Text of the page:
Impractical Jokers

There is an art to a practical joke. You have to find the perfect combination of target, lure and payoff. If you choose the wrong target, you can get in trouble or worse. If you don’t choose the right lure for the target, they don’t fall for the trick. If you choose a payoff that damages people or property, there will be consequences. The trick is to find a target that will fall for the bait, and a payoff that can be funny or embarrassing, without any long-term damage.

My dad was potentially the ideal target. He wasn’t suspicious by nature, and really didn’t react to things. He was kind of like Andy Griffith, but if Andy Griffith had been heavily medicated. Dad didn’t react at all. We could plot and plan without fear of discovery, and set up a trap in almost plain view, and be confident he’d fall for the trick. 

That really didn’t work out well. Dad was so slow, that he wouldn’t even notice the bait. One time, I bought a novelty coffee mug out of the back of a comic book. You know, where you see offers for X-ray specs, face-blackening soap and Charles Atlas bodybuilding ads? This cup looked like a typical coffee cup, except that it had a ceramic frog  in the bottom of the cup. It looked like an ordinary mug, so it was a perfect lure. Dad drank a lot of coffee, and this cup looked exactly like every other mug in the cupboard.

When Dad asked me to pour a cup of coffee, I knew it was time to spring the trap. I grabbed the mug and carefully poured the coffee in, just enough to obscure the frog. I sat nearby, waiting for him to yell out in surprise when he looked in the cup and saw the frog’s snout poking out of the coffee. Nothing. Dad drank some more. Still nothing. Eventually, he reached the bottom of the cup. 

I piped up – “Didn’t you see the frog?”
“What frog?” Dad was non-plussed. 
“The one in the bottom of the cup!”
Dad picked up the cup, peered inside, and said, “Oh, THAT frog. Yeah, I seen it.” 

Other than that, no reaction. Clearly, we had to up our game. When my brother Jim and I were at the fair, we went to a gag gift booth and bought a bunch of potential tricks. We were positive that we’d get a reaction of the next gag – a radiator ‘bomb’. This was a non-harmful gag that connected to the car’s battery. When the car started, the ‘bomb’ would sound a loud, long whistle, followed by a large POW! We were confident that Dad would start the car, hear the noise and throw open the hood to find the ‘problem’.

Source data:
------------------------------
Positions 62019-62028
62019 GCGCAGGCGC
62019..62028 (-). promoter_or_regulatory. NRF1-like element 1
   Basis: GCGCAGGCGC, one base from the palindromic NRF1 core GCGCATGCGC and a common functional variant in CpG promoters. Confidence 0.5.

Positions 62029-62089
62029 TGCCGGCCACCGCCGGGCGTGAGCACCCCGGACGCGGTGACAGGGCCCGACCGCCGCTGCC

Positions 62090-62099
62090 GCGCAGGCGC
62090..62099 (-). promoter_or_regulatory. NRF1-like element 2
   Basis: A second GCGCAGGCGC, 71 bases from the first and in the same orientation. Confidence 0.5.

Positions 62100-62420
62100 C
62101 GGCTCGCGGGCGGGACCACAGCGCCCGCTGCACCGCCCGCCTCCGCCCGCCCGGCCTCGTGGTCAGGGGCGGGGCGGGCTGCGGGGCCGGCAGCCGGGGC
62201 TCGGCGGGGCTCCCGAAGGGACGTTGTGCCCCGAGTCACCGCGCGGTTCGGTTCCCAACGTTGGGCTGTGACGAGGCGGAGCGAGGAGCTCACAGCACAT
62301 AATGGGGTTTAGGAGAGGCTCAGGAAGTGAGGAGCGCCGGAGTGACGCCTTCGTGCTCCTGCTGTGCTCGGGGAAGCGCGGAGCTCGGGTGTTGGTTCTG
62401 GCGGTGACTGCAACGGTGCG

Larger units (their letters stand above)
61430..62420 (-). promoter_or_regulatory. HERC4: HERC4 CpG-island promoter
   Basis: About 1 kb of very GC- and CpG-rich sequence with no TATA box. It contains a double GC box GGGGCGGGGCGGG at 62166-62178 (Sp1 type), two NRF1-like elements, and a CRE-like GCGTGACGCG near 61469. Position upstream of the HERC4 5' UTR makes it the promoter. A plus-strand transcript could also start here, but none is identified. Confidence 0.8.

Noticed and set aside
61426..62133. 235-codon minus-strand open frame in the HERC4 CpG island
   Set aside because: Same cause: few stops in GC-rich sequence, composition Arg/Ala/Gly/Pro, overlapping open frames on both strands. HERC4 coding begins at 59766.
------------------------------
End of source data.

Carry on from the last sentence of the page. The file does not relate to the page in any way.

We hooked up the gag to Dad’s truck battery, and waited for him to go to work. We could barely contain ourselves as he walked out the front door, got in his truck, and started it up. Even inside the house, we heard the long, descending whistle, followed by the ‘explosion.’ It was like an airplane dropped a bomb right on our street. Surely this would send Dad staggering back in the house.

Nothing. Dad didn’t even get out of the truck. After the POW! went off, Dad put the truck in reverse, and kept backing out of the driveway. We were 0-2.
We had failed twice in a row, but had another gag that HAD to work. Dad smoked about a pack of cigarettes a day. He didn’t do it around us much, but we knew that he smoked, and thought this might be the trick that got his attention. At the fair, we had purchased a pack of ‘cigarette loads’. Cigarette loads are items that you stick inside a cigarette or cigar, and hide them so they’re not conspicuous. Once the smoking object burns down enough to reach the load, it explodes with a loud BANG!

Jim got a pack of Dad’s cigarettes and picked one to insert the load. He carefully inserted it, and packed it into the middle of the cigarette to keep it from being noticeable. He let me know, and we followed Dad around for days, waiting for him to pull the right cigarette, in an unknowing, practical joke version of Russian Roulette. 

We were worried about two things – If the cigarette would explode at all, or worse – if it exploded and we weren’t there to witness it. The worst part of a practical joke is when you don’t get to see the target’s reaction.

We didn’t have to wait long. The next day, Dad was standing on the front porch, watching the cars go by on the street in front of the house. He pulled out his pack of Salem cigarettes from his shirt pocket. Jim and I stood nearby, trying not to spoil the surprise by laughing before the fact.
Dad put the cigarette in his mouth, held up the lighter, and lit the end. He took a puff and looked up and across the yard, not noticing Jim and me in the bushes looking to catch the epic reveal. 

After the 3rd or 4th puff, we wondered if the load had been packed properly. On the 5th puff, the cigarette load when off with a loud BANG! and puff of smoke. Dad’s hair and glasses went askew. We started laughing hysterically. 

Dad didn’t.

We thought he was going to chase us down, but he did something far more scary. He smoothed his hair back, straightened his glasses, stared directly at both of us, crushed the cigarette under his foot and went back inside. We knew we were in trouble, but didn’t know how much. After we got tagged with more chores than we though reasonable for two pre-teen boys, we decided that we weren’t going to play any more practical jokes. At least not on Dad.

My first book, “Get Out the Door!” is coming soon. If you’d like a FREE preview, subscribe for updates at the upper right of the page, and I’ll put you at the top of the list!

Please note: I reserve the right to delete comments that are offensive or off-topic.

What do YOU have to say?

This site uses Akismet to reduce spam. Learn how your comment data is processed.